Looking More Closely at Andrographis paniculata

 In Botanical Medicine, Detoxification Medicine

Robin DiPasquale, ND, AHG(RH)

Andrographis paniculata is a lanky-growing plant in the Acanthaceae family with small white flowers; the flowers are covered with fine hairs and are splashed with purple on the petals. Native to India, although used in many other places in Southeast Asia, Andrographis in Sanskrit is called Bhunimba, in Hindi Kalmegh, and in other regional languages varying other names, but everyone calls it the king of bitters. Andrographis is very bitter to taste, which gives this plant many of its medicinal properties but makes it tricky to administer, especially as an infusion. This plant loves warmth and thrived in the garden last summer in Wisconsin, yielding a bumper crop. The upper part of the plant is used for medicine, harvested during the flowering stage, although some literature refers to the use of the root as well.

The isolated bitter diterpenoid lactones, andrographolides, have shown medicinal activity in research. The whole plant, either powdered, water extracted, or ethanol extracted, may be more effective because it contains all the medicinal compounds in synergy. Andrographis has many medicinal actions. It is a bitter, which can be used in small quantities to enhance digestion. In larger quantities, the bitter principles bring hepatoprotective action and act as a choleretic, to get bile production moving in the liver. Andrographis promotes antioxidant and inflammationmodulating activities; it is antipyretic and an adaptogen. Regarding the action of Andrographis on the immune system, most of the literature discusses its immunostimulating activity; however, there seems to be a place for this herb in autoimmune conditions, which would point to immunomodulation.

Antibacterial and Antiviral Effects

I met this herbal ally many years ago, when I was introduced to its ability to interrupt or shorten a respiratory tract infection, including rhinitis, otitis, bronchitis, and sinusitis. I have always used the encapsulated or tablet form simply because there was increased compliance with dosing because of its very bitter taste. One of my favorite combinations is Andrographis, Ocimum sanctum, and Echinacea. In a study1 of the common cold, 158 adults were given Andrographis standardized preparation SHA-10 (1200 mg/d) for 5 days. The outcome was an overall decrease in symptoms more quickly and more effectively than placebo, with no adverse effects.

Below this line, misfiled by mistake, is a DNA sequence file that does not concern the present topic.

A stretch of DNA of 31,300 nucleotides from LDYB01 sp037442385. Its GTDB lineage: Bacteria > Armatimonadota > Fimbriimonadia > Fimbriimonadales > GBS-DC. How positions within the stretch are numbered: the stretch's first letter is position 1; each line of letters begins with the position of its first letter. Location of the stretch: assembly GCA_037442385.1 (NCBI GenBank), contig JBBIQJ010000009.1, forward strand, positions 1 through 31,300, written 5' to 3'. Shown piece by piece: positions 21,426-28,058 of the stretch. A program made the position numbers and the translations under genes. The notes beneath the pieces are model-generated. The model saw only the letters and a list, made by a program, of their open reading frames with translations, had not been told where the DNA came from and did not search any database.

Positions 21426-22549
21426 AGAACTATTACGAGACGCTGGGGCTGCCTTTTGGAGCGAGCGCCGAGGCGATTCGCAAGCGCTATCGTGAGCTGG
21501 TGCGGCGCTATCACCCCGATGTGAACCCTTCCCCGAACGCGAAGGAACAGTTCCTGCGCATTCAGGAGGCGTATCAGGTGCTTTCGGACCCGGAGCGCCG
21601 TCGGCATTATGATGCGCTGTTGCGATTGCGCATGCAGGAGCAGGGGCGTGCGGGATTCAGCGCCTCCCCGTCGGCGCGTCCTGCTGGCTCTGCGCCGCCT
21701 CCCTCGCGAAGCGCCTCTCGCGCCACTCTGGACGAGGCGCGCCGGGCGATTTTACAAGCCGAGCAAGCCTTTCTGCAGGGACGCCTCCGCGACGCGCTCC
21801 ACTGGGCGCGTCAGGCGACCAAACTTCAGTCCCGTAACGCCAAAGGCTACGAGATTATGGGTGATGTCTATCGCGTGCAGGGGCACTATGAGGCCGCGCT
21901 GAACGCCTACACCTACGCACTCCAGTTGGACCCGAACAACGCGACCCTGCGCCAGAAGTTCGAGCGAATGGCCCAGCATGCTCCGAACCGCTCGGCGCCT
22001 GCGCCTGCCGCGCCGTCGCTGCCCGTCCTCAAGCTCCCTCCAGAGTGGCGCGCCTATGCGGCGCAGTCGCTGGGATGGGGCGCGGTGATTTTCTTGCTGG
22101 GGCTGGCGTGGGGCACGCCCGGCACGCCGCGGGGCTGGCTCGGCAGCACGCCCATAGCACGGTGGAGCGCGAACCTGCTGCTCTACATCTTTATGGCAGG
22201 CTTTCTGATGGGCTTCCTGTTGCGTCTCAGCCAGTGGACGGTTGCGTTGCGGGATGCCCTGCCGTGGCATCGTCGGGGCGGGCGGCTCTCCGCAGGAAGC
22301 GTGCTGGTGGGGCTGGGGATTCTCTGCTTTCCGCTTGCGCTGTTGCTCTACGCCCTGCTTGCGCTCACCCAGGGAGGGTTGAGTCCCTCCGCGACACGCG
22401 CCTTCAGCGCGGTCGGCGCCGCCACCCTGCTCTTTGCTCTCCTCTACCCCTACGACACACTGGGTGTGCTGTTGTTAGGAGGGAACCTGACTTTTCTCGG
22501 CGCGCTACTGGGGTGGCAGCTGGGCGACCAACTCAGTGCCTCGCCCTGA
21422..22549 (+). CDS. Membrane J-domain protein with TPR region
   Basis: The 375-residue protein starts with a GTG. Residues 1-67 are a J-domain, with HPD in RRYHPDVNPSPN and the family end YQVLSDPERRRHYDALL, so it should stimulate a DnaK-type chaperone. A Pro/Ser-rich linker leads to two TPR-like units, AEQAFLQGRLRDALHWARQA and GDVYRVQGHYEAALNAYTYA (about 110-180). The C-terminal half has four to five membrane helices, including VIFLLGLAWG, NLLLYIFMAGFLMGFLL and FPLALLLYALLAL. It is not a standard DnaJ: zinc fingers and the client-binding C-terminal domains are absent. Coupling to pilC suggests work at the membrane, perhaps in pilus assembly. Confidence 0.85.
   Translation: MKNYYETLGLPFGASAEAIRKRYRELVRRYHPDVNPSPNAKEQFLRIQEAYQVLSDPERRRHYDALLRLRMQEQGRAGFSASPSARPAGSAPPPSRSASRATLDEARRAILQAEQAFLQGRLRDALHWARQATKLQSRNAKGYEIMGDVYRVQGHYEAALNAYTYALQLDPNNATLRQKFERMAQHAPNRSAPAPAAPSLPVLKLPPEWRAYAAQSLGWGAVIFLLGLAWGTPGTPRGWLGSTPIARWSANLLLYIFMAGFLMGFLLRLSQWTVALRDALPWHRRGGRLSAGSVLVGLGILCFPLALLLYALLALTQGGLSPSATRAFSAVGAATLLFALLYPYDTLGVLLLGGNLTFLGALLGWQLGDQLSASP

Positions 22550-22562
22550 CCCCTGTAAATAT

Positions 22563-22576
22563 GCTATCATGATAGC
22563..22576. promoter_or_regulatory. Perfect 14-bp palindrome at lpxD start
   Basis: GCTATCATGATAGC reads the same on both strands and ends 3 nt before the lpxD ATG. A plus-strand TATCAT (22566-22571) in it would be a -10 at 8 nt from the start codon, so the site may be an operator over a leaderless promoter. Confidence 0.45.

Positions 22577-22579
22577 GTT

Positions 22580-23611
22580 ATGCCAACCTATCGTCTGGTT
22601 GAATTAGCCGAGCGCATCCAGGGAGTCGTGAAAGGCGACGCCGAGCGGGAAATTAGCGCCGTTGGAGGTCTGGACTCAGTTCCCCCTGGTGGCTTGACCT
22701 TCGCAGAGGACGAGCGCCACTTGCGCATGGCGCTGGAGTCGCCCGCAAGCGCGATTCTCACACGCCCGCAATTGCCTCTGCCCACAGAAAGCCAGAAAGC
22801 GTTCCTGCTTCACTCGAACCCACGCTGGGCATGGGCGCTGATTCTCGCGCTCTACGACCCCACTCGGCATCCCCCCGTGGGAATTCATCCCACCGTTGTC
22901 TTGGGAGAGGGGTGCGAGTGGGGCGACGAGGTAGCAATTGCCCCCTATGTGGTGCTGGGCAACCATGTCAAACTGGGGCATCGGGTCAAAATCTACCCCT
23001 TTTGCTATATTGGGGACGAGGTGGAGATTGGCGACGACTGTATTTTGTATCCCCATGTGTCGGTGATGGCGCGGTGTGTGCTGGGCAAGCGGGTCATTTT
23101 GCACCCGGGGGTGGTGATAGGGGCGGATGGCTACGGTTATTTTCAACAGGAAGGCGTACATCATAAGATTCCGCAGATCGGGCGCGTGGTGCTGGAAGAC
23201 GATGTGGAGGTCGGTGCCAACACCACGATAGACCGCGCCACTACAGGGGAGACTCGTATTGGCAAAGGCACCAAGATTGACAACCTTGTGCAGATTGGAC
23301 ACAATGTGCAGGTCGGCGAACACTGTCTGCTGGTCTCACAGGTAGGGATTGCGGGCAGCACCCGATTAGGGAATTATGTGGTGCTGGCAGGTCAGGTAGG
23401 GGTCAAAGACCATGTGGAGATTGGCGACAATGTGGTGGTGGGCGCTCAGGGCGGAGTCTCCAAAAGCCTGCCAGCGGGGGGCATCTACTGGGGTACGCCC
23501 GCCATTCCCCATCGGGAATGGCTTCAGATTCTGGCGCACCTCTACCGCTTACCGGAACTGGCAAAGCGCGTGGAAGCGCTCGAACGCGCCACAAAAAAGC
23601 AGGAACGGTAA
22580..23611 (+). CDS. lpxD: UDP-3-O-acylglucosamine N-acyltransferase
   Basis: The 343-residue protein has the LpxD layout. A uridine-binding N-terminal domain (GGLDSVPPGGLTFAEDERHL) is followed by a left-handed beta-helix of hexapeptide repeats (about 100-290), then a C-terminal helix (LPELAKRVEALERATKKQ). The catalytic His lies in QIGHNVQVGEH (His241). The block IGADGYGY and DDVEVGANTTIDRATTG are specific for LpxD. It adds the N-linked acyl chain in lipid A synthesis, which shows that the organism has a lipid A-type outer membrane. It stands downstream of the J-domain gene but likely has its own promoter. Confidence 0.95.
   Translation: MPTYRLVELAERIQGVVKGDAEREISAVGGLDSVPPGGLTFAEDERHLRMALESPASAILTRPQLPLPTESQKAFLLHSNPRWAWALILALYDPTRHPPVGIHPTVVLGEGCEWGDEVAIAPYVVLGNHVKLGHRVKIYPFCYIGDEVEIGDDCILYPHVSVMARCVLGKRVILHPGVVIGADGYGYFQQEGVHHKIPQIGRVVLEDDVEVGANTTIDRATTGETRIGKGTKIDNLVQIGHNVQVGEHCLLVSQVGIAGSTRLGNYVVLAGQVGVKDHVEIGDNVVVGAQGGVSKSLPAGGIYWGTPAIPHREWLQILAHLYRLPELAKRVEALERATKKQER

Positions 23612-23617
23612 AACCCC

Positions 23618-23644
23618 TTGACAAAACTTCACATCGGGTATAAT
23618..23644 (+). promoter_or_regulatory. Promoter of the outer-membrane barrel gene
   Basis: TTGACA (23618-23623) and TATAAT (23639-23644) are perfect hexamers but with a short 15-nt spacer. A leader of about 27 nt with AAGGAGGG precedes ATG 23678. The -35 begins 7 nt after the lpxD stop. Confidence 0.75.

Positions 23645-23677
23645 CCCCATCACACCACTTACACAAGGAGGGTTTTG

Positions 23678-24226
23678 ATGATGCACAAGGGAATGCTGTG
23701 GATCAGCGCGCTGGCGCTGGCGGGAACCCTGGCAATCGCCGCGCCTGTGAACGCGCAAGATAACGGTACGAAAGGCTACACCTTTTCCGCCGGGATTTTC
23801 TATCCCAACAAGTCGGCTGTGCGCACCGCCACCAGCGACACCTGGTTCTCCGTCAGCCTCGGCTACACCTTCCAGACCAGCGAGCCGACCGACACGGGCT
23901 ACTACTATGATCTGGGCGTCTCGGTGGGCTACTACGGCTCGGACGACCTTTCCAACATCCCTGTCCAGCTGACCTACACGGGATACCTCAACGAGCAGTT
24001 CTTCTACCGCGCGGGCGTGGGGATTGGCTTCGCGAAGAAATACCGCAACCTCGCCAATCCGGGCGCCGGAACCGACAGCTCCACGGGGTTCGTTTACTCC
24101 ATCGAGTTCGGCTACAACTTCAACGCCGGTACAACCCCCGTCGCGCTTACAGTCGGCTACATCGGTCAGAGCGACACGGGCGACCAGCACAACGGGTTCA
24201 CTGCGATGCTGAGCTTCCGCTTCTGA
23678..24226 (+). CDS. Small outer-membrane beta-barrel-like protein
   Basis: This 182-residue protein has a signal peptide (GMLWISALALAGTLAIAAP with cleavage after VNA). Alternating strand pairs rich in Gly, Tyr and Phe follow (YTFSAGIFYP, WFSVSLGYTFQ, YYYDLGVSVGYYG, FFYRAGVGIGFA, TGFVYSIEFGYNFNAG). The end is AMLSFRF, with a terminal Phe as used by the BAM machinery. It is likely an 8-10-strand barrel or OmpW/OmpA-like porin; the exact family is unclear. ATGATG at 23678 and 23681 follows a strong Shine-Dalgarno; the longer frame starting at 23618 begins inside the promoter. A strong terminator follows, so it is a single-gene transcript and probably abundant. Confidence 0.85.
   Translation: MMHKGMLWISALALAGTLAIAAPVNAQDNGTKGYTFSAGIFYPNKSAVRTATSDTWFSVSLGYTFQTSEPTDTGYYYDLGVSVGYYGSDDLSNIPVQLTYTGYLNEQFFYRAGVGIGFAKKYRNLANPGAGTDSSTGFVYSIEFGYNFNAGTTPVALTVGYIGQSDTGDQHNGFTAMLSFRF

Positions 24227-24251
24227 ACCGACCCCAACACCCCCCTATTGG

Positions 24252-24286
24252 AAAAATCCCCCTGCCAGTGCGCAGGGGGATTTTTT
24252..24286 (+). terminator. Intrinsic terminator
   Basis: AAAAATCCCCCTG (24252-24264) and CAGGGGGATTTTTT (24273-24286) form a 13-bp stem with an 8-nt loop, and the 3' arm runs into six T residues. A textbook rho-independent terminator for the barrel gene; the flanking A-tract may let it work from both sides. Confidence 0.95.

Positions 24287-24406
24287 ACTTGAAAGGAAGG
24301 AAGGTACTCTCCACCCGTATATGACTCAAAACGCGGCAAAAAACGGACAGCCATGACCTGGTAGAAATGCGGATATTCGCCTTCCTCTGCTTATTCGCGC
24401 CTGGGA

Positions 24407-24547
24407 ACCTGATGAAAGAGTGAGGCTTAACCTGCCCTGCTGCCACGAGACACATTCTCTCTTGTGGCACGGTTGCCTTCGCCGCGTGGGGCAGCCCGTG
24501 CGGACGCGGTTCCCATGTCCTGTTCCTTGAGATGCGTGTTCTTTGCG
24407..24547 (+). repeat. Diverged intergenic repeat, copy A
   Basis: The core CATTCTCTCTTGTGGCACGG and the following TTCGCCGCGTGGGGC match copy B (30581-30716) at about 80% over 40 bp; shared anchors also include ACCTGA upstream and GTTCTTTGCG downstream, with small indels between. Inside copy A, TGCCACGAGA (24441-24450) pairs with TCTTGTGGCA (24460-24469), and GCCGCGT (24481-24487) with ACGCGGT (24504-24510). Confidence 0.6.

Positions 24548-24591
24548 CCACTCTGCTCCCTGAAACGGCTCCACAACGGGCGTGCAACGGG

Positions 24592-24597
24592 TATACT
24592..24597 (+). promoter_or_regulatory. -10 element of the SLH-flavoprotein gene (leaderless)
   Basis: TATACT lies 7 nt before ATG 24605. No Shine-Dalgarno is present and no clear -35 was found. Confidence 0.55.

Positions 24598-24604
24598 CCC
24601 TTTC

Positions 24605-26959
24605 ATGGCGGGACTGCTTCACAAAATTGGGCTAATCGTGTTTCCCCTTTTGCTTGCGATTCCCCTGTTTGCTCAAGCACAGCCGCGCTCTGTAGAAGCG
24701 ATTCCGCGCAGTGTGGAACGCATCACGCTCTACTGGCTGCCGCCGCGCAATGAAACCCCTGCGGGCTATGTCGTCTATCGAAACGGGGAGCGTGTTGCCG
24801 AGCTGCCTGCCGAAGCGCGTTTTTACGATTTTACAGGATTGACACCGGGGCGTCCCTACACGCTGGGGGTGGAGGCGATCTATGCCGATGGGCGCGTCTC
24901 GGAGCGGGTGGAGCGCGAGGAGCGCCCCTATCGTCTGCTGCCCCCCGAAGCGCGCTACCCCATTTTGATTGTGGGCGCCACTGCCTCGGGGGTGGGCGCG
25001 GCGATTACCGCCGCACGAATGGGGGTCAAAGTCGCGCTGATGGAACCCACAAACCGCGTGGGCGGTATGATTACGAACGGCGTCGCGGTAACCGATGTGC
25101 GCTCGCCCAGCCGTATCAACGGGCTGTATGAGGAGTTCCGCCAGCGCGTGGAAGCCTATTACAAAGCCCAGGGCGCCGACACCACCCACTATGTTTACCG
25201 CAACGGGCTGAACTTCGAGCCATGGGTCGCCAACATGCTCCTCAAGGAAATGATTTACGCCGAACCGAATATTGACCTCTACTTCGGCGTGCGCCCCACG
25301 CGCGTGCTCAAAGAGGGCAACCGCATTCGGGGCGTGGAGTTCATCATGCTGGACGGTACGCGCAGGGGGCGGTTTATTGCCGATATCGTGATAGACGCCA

A 1961 study2 in the Indian Journal of Medical Research showed antibacterial, antitubercular, and antifungal action of Andrographis. Traditionally, Andrographis has been used as an antimicrobial herb; however, it is unclear whether it works primarily as an antimicrobial agent or through stimulation of the immune system. One study3 in 2005 showed antibacterial activity against gram-positive Staphylococcus aureus, methicillin-resistant S aureus, and gram-negative Pseudomonas aeruginosa but not Escherichia coli or Klebsiella pneumoniae. Inhibition of herpesvirus 1 was shown using the diterpenes of Andrographis in another 2005 study.4


The very bitter nature of Andrographis makes it a candidate for treatment against the overgrowth of parasitic organisms, especially in the gastrointestinal tract. Few studies have evaluated this action. One study5 included Andrographis among other indigenous plants of India in screening for Ascaris lumbricoides, showing effectiveness. A second study6 researched Andrographis activity against roundworms and threadworms, with effective outcomes.